Researchers recently used ground penetrating radar to locate an unmarked, potential mass grave site in Lithuania, according to a new study that will be presented at The Geological Society of America’s 2018 Annual Meeting in Indianapolis, Indiana, on Sunday, 4 November. The work aims to amass evidence that points to the likely locations of mass graves from the Holocaust and, in time, award federal distinction to the areas in the form of memorials.
“The larger context,” says physical geographer Harry Jol from the University of Wisconsin–Eau Claire, “is that, within the holocaust in Lithuania, every small and large town has a mass gravesite.”
Though many potential mass grave and execution sites are peppered throughout Lithuania, only eyewitness accounts, with some accounts conflicting, are the first lines of evidence to guide researchers to approximate locations. In some areas, roughly 5–10 and upwards to 2,000 individuals lie buried, while other locations have upwards of ten times that number.
By using ground-penetrating radar, researchers like Jol can narrow the search by peering below the surface and searching for signs that indicate human-caused disturbances. Jol and his colleagues have located mass grave and execution sites in other areas throughout Lithuania and Israel, though this particular study pertains to the Rokiškis region.
“We’re basically able to slice into the ground the same way the oil and gas industry does and build a three-dimensional model of the near subsurface,” Jol says, explaining that breaks in the subsurface, as well as rectangular or circular patterns, can be interpreted as digging. “When those breaks occur, and with some of the patterns we see, that indicates that something has cut through those glacial-fluvial sediments.”
Indeed, radar images revealed such signs in the Rokiškis region, indicating a potential grave site roughly two meters below the surface. Under Jewish burial traditions, which detail practices for honoring the dead, the remains of Jewish persons, once buried, must not be disturbed.
Ground penetrating radar images are just one line of evidence that teams of researchers use to establish exact locations of these sites. Historical and eyewitness accounts, as well as aerial photographs taken by Nazi pilots form other lines of evidence used to determine likely coordinates.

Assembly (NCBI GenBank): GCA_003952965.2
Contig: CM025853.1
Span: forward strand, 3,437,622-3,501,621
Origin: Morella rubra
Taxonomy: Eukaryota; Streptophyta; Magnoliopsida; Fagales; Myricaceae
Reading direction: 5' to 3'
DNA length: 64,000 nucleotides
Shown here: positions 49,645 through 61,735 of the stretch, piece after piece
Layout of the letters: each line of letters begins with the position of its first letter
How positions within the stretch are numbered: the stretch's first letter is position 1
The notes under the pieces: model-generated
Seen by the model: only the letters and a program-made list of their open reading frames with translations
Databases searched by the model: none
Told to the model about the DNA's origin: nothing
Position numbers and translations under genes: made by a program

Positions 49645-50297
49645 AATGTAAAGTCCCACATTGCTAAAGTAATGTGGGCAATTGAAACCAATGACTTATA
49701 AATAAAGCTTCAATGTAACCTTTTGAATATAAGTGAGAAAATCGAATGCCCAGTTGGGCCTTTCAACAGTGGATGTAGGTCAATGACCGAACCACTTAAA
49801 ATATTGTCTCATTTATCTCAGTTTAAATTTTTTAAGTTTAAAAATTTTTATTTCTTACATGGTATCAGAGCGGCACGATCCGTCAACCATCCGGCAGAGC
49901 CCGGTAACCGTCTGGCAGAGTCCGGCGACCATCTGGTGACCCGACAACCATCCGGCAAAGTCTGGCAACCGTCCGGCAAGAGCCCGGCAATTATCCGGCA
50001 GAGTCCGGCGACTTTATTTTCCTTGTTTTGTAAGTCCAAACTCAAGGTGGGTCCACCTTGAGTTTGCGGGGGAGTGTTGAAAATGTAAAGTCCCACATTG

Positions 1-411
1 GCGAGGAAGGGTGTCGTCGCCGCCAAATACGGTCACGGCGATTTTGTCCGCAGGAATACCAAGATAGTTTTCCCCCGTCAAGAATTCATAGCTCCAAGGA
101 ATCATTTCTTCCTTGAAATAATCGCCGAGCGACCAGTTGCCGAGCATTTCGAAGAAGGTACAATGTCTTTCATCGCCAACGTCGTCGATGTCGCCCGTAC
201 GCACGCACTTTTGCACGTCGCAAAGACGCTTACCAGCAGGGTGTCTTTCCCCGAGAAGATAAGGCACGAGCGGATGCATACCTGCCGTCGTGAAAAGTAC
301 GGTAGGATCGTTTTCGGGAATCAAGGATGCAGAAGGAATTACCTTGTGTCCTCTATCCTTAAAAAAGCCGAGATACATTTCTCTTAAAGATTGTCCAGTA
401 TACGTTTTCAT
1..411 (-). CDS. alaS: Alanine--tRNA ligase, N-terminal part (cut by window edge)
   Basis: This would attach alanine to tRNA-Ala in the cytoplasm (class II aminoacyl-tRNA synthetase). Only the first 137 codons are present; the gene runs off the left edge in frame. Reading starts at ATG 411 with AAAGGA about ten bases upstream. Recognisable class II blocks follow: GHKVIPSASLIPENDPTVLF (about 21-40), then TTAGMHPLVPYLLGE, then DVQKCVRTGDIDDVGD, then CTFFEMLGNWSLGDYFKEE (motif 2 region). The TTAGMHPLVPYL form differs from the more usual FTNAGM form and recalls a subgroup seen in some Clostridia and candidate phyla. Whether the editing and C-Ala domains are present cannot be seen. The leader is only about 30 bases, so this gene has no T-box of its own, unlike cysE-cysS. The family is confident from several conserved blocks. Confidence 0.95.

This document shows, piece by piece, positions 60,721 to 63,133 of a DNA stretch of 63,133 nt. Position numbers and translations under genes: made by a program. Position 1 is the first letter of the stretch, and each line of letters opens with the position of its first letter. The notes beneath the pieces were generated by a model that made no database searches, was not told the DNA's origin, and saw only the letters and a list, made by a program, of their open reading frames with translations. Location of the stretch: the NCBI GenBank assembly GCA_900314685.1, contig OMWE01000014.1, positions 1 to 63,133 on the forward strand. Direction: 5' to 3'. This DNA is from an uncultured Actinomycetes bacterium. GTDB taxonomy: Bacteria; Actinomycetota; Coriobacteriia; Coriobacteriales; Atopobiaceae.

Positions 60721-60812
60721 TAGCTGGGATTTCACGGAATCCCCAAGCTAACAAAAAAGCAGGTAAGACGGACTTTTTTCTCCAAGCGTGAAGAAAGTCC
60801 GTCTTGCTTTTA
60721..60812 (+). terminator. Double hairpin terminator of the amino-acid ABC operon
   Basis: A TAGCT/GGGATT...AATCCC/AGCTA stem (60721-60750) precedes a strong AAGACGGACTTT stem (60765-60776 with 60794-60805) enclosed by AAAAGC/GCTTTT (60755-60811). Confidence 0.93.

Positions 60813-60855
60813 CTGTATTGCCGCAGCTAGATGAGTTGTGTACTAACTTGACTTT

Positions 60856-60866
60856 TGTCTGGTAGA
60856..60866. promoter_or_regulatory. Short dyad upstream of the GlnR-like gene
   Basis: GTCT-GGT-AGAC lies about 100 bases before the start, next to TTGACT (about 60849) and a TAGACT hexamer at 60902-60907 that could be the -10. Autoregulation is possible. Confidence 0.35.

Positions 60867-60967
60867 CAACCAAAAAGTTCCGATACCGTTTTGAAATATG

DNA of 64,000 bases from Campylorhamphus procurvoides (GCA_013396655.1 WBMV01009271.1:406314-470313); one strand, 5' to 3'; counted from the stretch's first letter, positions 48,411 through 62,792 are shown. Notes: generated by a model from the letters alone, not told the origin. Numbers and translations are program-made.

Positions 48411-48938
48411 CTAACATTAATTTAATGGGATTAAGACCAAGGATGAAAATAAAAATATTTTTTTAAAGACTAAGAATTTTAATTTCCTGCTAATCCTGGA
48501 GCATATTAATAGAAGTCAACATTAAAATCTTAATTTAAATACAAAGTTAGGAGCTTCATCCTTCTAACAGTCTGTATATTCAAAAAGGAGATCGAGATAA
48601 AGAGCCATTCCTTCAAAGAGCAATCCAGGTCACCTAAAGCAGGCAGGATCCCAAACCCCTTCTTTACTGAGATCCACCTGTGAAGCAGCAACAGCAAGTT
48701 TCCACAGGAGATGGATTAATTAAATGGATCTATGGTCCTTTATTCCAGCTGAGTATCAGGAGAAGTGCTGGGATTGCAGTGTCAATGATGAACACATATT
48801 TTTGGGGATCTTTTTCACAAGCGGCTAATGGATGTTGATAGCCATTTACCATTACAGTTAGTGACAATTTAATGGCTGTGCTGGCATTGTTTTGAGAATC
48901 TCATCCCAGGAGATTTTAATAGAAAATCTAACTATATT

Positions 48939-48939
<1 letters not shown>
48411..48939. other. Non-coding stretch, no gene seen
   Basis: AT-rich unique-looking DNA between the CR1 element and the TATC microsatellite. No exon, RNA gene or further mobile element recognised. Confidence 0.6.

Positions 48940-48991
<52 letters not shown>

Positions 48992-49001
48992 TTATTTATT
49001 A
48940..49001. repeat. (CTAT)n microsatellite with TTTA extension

Little is known about the roughly 28 victims of the execution and burial site in Jol’s study. They likely hailed from a nearby village, he says, and were sought out when Nazi soldiers reviewed public records of local families. Farmers were then often ordered to dig a grave that could hold the number of victims they had identified through those records.
“The Nazis then went to the Jewish population and said, ‘we’re going to move you to another location where you can join other Jews, take three days of supplies with you.’ Then, as they were walking out to the train or depot, they were shuttled off into the forest, executed and buried in a pit.”
Once gathered, the various lines of geoscience evidence are passed through local museums, archaeologists, and eventually political offices before the site can be awarded federal distinction. Signs of a once-strong Jewish population preceding the second world war, like city streets named after synagogues, are now sparking interest in younger generations, Jol says.
“Recently a play written about these types of mass executions in the region received a national award,” he says. “And there’s a building recognition now where some of the youth are asking, ‘is this part of our history?’” Other creative works, like documentaries and exploration of poetry from the time, are prompting further reflection on the Holocaust’s shadow in Lithuania.
At the University of Wisconsin-Eau Claire, Jol often shepherds undergraduate students in studies like these and, in similar work, his colleagues have excavated synagogues and other mass grave sites throughout Lithuania and surrounding regions.
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